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Microsoft beefs up security, privacy of online services

[UPDATED] The company is improving encryption for Outlook.com and OneDrive users and aiming to boost confidence of foreign governments in their integrity.
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Written by Larry Seltzer, Contributing Editor on

Microsoft has announced several improvements to the encryption used in their online services. The announcement comes in a blog entry by Matt Thomlinson, Microsoft's Vice President of Trustworthy Computing Security.

Both Outlook.com and OneDrive have enabled Perfect Forward Secrecy (PFS), an encryption technique by which parties use a different encryption key for every connection, making it more difficult for attackers to decrypt connections. Google has been the leader in PFS, having enabled it for many of their services since 2011.

[UPDATE: To clarify, Microsoft says that PFS protects connections between the Outlook.com server (mail.live.com) and other email providers, not the connection between the end user and the Outlook.com server.]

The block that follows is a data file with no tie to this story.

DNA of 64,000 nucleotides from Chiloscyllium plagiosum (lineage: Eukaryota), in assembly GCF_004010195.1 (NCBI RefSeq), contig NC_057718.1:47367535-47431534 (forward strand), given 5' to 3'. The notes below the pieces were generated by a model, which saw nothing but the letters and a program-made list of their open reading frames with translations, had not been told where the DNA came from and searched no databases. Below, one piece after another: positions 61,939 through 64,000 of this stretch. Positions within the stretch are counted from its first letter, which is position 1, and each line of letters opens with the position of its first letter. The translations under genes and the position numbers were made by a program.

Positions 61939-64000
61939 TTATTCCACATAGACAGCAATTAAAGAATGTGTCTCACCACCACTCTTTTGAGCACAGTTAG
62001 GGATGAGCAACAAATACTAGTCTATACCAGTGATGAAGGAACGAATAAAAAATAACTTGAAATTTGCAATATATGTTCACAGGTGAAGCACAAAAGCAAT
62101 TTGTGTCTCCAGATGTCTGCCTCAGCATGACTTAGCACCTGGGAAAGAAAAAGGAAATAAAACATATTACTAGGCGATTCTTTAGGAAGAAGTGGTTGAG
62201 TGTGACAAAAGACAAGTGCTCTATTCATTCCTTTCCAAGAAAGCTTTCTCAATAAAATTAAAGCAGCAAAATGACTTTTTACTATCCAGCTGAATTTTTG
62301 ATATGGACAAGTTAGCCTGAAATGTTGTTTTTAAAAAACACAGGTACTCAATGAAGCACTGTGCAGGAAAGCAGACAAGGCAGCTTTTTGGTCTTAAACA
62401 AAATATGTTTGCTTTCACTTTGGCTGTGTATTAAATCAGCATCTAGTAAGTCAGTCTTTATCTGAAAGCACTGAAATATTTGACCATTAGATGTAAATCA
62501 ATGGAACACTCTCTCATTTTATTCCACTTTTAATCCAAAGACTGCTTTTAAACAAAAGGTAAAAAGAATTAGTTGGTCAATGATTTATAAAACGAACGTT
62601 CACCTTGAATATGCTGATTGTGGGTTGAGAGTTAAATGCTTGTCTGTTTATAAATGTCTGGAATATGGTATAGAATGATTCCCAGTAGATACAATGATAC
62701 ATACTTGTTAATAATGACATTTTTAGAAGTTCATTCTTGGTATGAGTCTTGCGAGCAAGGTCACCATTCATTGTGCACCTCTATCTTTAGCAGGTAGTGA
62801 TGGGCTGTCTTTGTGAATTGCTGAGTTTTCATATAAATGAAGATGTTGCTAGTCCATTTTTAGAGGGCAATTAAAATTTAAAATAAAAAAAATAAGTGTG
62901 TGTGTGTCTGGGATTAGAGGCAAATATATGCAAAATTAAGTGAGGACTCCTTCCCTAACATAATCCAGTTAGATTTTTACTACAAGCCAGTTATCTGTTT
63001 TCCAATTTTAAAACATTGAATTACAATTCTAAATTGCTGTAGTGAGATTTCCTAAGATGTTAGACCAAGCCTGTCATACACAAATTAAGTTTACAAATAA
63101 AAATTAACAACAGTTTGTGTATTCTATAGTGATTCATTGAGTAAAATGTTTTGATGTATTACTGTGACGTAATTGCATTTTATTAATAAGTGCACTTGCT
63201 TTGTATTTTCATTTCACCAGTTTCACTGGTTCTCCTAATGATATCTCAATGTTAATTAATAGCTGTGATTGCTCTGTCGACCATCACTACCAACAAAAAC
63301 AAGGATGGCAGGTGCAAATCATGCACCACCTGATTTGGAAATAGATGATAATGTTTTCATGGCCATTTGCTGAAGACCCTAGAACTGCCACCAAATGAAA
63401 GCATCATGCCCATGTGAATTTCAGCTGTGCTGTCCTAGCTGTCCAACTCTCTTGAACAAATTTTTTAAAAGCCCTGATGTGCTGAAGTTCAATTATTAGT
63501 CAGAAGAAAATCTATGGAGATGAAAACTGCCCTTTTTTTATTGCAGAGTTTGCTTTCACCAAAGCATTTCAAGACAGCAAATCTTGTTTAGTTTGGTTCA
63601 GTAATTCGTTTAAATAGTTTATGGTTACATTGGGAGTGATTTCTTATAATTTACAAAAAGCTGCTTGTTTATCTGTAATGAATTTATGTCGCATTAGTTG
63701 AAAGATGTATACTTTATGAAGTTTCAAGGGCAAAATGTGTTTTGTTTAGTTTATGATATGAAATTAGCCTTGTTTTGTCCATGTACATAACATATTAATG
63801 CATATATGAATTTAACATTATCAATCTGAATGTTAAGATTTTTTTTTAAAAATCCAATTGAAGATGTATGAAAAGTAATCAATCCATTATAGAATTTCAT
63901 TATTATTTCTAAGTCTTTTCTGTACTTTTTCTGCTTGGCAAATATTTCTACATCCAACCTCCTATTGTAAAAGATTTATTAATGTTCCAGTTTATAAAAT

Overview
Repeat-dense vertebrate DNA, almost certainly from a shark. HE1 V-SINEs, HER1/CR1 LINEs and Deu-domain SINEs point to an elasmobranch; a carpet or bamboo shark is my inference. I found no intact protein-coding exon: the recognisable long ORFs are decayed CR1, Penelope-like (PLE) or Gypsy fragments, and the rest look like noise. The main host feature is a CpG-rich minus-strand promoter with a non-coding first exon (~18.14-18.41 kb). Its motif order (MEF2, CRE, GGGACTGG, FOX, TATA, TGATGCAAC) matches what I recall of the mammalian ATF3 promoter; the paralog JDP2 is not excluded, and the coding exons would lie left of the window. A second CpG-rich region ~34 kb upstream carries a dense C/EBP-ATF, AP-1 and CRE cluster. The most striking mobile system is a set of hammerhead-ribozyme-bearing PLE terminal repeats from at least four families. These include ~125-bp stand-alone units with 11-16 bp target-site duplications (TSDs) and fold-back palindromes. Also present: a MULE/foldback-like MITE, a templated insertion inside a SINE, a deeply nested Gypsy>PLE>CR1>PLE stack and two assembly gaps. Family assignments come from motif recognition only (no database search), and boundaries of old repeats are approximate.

Outlook.com is also making more extensive use of Transport Layer Security (TLS) when communicating with other mail systems. Both when sending and receiving mail, Outlook.com will use TLS if the other server supports it. This will make it very difficult for any party listening in to the data transfer to read the communications.

The company also announced their first "Transparency Center," this one in Redmond, WA. At these centers participating governments can analyze Microsoft source code to confirm that there are no "back doors" by which other parties (of course we're talking about Microsoft or the US government) could monitor communications. Microsoft had previously announced a Brussels Transparency Center. The concerns are valid, as Germany recently ended a contract with Verizon over fears that the company was enabling US surveillance.

That the announcement came on their "Microsoft on the Issues" blog shows that the thrust of this announcement is to boost confidence in Microsoft's services in the wake of revelations of governments monitoring and reading private communications.

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